PACE — Berryhill Elementary students raised $6,130 for the Leukemia & Lymphoma Society — making it the top fundraising school in Florida and Alabama.

On Wednesday, students presented the check to Kelli Parramore, campaign manger for the Leukemia & Lymphoma Society, during the school's morning ITV broadcast.

The school raised more money than any of the 480 participating schools, Parramore said.

This marked the first year Berryhill students raised money for LLS.

"They did it through penny wars," said Leann McCombs, a fifth-grade teacher and one of the coordinators of the event.

The fundraiser involved competition between classes to see which could collect the most pennies. This penny war had a twist, according to McCombs. Classes received points for collecting pennies, but they were penalized points if their class collection jars had silver coins or paper money in them.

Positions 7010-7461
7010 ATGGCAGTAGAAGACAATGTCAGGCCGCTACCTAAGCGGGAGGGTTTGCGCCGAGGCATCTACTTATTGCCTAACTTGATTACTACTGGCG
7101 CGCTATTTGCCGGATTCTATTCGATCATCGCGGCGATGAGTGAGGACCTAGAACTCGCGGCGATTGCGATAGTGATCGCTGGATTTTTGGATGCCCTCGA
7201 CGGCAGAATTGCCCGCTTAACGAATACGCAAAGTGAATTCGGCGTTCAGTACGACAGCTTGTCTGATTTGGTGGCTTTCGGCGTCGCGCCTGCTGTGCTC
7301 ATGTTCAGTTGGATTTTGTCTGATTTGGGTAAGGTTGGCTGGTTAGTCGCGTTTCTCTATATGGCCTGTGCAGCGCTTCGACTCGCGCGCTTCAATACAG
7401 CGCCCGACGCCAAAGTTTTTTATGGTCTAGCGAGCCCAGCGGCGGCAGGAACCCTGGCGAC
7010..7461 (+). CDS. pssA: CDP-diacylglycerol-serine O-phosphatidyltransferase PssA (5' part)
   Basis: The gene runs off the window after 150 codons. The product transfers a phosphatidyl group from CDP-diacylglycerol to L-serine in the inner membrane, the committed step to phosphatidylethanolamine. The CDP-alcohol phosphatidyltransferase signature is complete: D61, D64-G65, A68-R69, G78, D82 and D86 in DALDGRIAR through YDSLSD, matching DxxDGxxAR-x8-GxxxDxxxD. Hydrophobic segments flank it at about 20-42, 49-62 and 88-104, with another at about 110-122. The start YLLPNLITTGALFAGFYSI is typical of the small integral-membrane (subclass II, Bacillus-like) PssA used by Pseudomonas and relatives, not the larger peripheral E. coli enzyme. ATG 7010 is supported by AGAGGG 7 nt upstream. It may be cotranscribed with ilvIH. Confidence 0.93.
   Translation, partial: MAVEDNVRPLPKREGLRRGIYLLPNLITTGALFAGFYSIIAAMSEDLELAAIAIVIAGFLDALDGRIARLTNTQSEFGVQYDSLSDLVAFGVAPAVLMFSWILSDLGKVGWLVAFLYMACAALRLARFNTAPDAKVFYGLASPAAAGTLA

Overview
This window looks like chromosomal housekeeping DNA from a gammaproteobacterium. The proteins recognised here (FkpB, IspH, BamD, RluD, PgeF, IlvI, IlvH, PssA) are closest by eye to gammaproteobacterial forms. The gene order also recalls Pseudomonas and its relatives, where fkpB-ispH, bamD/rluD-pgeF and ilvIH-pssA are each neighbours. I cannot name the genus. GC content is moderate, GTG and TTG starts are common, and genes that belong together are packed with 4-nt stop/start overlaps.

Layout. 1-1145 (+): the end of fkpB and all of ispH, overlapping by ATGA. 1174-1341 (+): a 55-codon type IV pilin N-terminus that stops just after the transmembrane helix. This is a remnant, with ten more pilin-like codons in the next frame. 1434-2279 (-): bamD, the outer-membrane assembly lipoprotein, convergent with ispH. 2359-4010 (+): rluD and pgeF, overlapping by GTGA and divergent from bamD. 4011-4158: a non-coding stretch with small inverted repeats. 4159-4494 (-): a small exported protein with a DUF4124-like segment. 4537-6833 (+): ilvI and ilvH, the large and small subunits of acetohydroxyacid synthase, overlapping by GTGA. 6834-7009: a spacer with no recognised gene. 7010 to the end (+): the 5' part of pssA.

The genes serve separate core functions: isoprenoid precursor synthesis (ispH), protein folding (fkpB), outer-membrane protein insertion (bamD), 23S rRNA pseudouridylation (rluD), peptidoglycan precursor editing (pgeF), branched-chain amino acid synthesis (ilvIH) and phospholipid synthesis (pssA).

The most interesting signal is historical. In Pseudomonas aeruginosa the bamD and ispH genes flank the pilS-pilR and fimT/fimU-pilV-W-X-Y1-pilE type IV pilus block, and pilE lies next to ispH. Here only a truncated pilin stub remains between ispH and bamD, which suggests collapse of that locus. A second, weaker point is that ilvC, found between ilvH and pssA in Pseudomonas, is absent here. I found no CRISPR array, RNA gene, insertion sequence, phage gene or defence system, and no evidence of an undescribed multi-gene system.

"Every morning you would see kids running from class to class, to see who had the most pennies," said McCombs.

Classes would even plant silver coins or paper money in rival classroom jars. It was a win-win for the LLS, McCombs said, because all proceeds went to the organization.

Then there was the special gift from Sebron Andrews. The 10-year-old took a $100 bill from his piggy bank and gave it to the LLS.

"It was for a good cause," he said, who received special recognition and some gifts from LLS.

McCombs said the school's administration, especially Principal Roger Golden and Assistant Principal Dawn Chapman, was very supportive.

All of the funds will stay in the region, Parramore said. Seventy percent will be used for patient co-pays, while the remaining 30 percent will go to research grants at University of Alabama at Birmingham.

The fundraiser was what reading teacher Michaela Bush, a penny wars co-coordinator, called "character education." Students learned the importance and benefits of giving, she said.

Every activity during the two-week fundraiser — such as hat day and tacky day — related to some form of cancer to educate students, according to Parramore.

Parramore's 7-year-old daughter, Kenna, is in remission from leukemia, so the presence of student Kohlton James during the check presentation was extra special.

Just like Kenna, Kohlton is a cancer survivor.